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Home / News-archive / Campaign to Second Article 9 of the Japanese Constitution

Campaign to Second Article 9 of the Japanese Constitution

by Klaus Schlichtmann
 
In autumn 2017 three Japanese, Dr. Mikihiko Ohmori, Mr. Kazutoshi Abe, a professor of French, Mr. Toshi Uehara, and me, Klaus Schlichtmann, as advisor and liaison, started the “Campaign to Second Article 9 of the Japanese Constitution.” Peace Constitutions have a crucial role to play in establishing a genuine System of Collective Security.
 
The eminent professor of public law and philosophy of law, Professor Robert Alex from Kiel University, wrote some time ago, responding to the question whether the Japanese war-abolishing Article (Kriegsabschaffungsartikel) can be regarded as a public law ‘motion’: 
“A public law motion is an initiative that sets in motion a formal legislative process ... In that sense this war-abolishing Article is not a legislative initiative. It can be said, however, that it stakes a moral and political claim to the effect that the institution of war should be abolished. … On the basis of this claim, a formal proposition to abolish war as an institution could be made at the international level, especially at the UN.” 
 
This is the idea, to make a proposal in the UN General Assembly and initiate the process to abolish war as an institution? The ‘normative current’ of peace constitutions—in particular the relevant articles of the constitutions of France, Italy, Germany and Denmark etc. (see note)—suggests that such a legislative process is possible.
The "Campaign to Second A-9 in the UNGA" or “SA9 Campaign” addresses the more than 20 nations in the UN that have no military, and are thus ideally placed to be foremost in seconding the Japanese Article 9 and adopt it as the basis for a resolution for the abolition of war as an institution. Besides initiating a debate in the UN General Assembly on the issue, countries also should pass legislation in their parliaments to transfer security sovereignty (Jan Tinbergen) to the United Nations.
 
We are calling for an Open DEBATE! 

Support the SA9 Campaign! 
https://www.facebook.com/groups/159651651352655/ 
  
Note
1946: FRANCE: On condition of reciprocity, France accepts the limitations of sovereignty necessary for the organization and defense of peace. (Preamble, Constitution of 27 October 1946, stands confirmed in the Constitution of 4 October 1958)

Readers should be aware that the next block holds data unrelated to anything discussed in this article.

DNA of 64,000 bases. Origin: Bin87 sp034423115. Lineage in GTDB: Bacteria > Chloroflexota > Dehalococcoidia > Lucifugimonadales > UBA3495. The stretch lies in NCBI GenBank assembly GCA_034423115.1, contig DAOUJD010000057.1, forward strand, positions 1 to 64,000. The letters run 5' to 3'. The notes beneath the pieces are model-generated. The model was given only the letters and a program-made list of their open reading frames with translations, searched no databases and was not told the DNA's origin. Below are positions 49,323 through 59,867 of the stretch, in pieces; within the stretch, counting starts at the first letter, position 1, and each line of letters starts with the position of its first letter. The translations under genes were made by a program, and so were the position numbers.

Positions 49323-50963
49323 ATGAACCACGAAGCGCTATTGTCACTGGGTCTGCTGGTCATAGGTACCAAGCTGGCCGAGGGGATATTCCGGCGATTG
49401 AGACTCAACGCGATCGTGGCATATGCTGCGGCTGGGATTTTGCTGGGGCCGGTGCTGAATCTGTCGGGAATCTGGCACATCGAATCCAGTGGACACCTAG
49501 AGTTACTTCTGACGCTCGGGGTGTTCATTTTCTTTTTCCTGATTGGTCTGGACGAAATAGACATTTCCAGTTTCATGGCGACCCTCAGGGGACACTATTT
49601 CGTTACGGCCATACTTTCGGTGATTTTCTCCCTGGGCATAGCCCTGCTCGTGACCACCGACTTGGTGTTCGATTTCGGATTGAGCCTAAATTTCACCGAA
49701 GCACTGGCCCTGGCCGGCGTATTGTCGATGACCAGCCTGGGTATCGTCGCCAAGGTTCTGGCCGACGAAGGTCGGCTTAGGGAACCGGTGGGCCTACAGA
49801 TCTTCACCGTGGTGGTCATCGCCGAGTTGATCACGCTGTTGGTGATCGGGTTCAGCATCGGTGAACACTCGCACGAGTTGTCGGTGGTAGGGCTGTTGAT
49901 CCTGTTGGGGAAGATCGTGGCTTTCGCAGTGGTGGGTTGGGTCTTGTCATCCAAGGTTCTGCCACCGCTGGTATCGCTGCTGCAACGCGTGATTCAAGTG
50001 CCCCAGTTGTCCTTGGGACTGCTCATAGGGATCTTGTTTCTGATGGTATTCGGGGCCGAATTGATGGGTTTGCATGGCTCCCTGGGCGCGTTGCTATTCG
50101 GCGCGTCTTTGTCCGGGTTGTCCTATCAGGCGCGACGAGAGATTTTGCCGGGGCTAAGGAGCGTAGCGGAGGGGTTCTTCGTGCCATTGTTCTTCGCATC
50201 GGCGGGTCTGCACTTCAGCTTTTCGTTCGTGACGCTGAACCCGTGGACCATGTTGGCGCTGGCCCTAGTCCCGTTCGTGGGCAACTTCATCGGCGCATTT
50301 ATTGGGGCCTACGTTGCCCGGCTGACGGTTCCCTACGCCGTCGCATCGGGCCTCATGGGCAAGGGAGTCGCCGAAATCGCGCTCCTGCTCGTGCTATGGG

1947: JAPAN: Aspiring sincerely to an international peace based on justice and order, the Japanese people forever renounce war as a sovereign right of the nation and the threat or use of force as a means for settling international disputes. - In order to accomplish the aim of the preceding paragraph, land, sea, and air forces, as well as other war potential will never be maintained. The right of belligerency of the state will not be recognized. (Article 9, Constitution of 3 May 1947)  
1948: ITALY: Italy renounces war as an instrument of offense to the liberty of other peoples or as a means of settlement in international disputes, and, on conditions of equality with other states, agrees to the limitations of her sovereignty necessary to an organization which will ensure peace and justice among nations, and promotes and encourages international organizations constituted for this purpose. (Article 11, Constitution of 1 January 1948)  
1949: GERMANY: (1) The Federation may by legislation transfer sovereign powers to international organizations. ... (2) With a view to maintaining peace the Federation may become a party to a system of collective security; in doing so it shall consent to such limitations upon its sovereign powers as will bring about and secure a peaceful and lasting order in Europe and among the nations of the world. ... (Article 24, Constitution of 23 May 1949)  
1953: DENMARK: Powers which according to this constitution rest with the authorities of the kingdom, can, through a bill, to a specifically defined extent, be transferred to international authorities, which are instituted by mutual agreement with other states to promote international legal order and cooperation. (Article 20, 5 June 1953)

 
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